Blessed By A Broken Heart – Feel The Power by Kirsty Birkett-Stubbs

Album line-up:
Tony Gambino – Vocals
Tyler Hoare – Bass
Sean Maier – Guitar
Slater – Drums
Sam Ryder – Rhythm guitar

Album tracklisting:

Shut Up And Rock!
Love Nightmare
Thunder Dome
Holdin’ Back For Nothin’
I’ve Got You
Rockin’ All Night
Scream It Like You Mean It
Skate Or Die
Innocent Blood
Sleepless Nights

Strutting in like the local biker gang of an apocalyptic sci-fi world, Blessed By A Broken Heart (BBABH) have seen a few twists and turns in their eight year trail as a band. Culminating in the release of third album Feel The Power, which has been three years in the making, the band now know a thing or two about guitar-led power metal with more than a hint of glam’s shine.

The strange thing about Feel The Power is it’s erratic nature. An example you say? Almost-album-closure ‘Innocent Blood’ could easily be an Avenged Sevenfold song cooked up during a glam-heavy jamming session, and it’s one of the best songs one offer here – full of tight guitar and itching-to-be-shouted lyrics.

Album opener ‘Deathwish’ also seems to be forging its own path with its exploration of drug abuse, but it’s one that BBABH don’t follow down. Whereas in the case of ‘Rockin’ All Night’ – note the lack of G on Rockin’ – even Kiss might baulk at including it in their classic set list.

‘Shut Up And Rock!’ – which maybe their ‘Death To All But Metal’ but without Steel Panther’s wink-n-grin pastiche – sounds a little too much like the closing number to some High School Musical/watered down Disney Bill & Ted story where on reaching the end of their journey and becoming a ‘band’ the protagonists rip up the school hall and shove one in the eye of their haters.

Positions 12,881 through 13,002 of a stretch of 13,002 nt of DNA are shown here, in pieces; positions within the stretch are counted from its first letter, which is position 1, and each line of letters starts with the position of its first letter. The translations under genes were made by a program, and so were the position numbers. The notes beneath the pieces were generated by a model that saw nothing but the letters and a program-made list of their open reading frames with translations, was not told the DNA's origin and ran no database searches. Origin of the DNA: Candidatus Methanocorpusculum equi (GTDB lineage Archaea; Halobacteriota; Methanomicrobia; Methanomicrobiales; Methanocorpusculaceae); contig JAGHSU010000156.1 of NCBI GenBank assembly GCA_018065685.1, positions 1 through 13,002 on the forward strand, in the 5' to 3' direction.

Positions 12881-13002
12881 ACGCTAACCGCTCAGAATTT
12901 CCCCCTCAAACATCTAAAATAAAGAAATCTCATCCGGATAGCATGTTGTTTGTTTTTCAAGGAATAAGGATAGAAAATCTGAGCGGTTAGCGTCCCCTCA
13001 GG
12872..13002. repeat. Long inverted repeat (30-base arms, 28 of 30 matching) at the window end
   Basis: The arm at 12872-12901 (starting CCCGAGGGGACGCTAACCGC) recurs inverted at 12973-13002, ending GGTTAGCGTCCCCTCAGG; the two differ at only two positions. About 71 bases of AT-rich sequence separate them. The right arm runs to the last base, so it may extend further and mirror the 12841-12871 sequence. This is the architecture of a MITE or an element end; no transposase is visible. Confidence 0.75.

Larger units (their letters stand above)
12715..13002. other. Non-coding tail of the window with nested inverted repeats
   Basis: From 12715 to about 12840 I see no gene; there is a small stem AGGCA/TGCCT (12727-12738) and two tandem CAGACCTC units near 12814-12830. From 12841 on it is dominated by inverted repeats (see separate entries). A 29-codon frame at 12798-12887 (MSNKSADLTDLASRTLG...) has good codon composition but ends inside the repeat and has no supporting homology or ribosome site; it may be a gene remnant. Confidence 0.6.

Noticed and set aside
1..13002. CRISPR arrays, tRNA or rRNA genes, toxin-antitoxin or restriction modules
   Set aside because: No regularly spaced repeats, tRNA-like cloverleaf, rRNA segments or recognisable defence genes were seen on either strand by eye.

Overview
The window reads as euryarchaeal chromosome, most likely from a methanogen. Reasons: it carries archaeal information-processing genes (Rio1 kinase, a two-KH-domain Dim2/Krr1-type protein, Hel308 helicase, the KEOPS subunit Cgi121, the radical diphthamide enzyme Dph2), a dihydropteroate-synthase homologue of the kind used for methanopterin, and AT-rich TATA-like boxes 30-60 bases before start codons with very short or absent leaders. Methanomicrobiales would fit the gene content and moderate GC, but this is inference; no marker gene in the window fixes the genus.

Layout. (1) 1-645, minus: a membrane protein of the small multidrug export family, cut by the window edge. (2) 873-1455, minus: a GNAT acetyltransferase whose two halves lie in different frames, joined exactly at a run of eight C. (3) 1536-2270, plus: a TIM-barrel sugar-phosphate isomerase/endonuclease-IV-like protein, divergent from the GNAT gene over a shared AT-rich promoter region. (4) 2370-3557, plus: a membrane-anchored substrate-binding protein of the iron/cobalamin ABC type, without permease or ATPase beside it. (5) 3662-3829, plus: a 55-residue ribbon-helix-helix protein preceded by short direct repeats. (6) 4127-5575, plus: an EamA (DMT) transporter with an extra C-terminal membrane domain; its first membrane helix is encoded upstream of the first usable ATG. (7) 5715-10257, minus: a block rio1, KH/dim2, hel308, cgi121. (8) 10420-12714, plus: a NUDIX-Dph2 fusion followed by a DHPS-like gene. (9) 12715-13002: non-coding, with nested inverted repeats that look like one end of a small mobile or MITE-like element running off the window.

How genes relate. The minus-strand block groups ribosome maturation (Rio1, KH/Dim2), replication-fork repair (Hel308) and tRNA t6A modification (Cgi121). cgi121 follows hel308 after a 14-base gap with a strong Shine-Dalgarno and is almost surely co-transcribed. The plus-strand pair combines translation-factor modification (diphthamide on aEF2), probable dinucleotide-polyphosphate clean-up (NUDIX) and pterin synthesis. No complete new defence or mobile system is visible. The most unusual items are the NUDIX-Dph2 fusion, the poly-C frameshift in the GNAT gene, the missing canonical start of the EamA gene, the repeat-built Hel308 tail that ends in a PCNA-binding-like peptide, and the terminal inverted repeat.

This feeling was not helped by the fact that my MP3 player decided to shuffle in the tooth-meltingly-sweet ‘I’ve Got You’ ballad in after, which could only have a place in the soundtrack of a teen film… I’ll write the screenplay if you like Mr Mouse.

There’s nothing fundamentally wrong with BBABH, and they’re certainly not the first to dabble in cheese, but it’s just that even by those standards this is warm and gooey. Apparently this album is ‘less cheesy and more mature’ than their previous efforts – which if true makes you wonder quite what sugary horrors lurked behind each spin of those discs. Yet the band are clearly capable of more given the musical ability that so often breaks through in the form of solo or riff.

They may wish us to feel the power, and when they muscle up you can almost sense where they’re coming from, but unfortunately for BBABH those 80’s-heyday bands still do it so much better.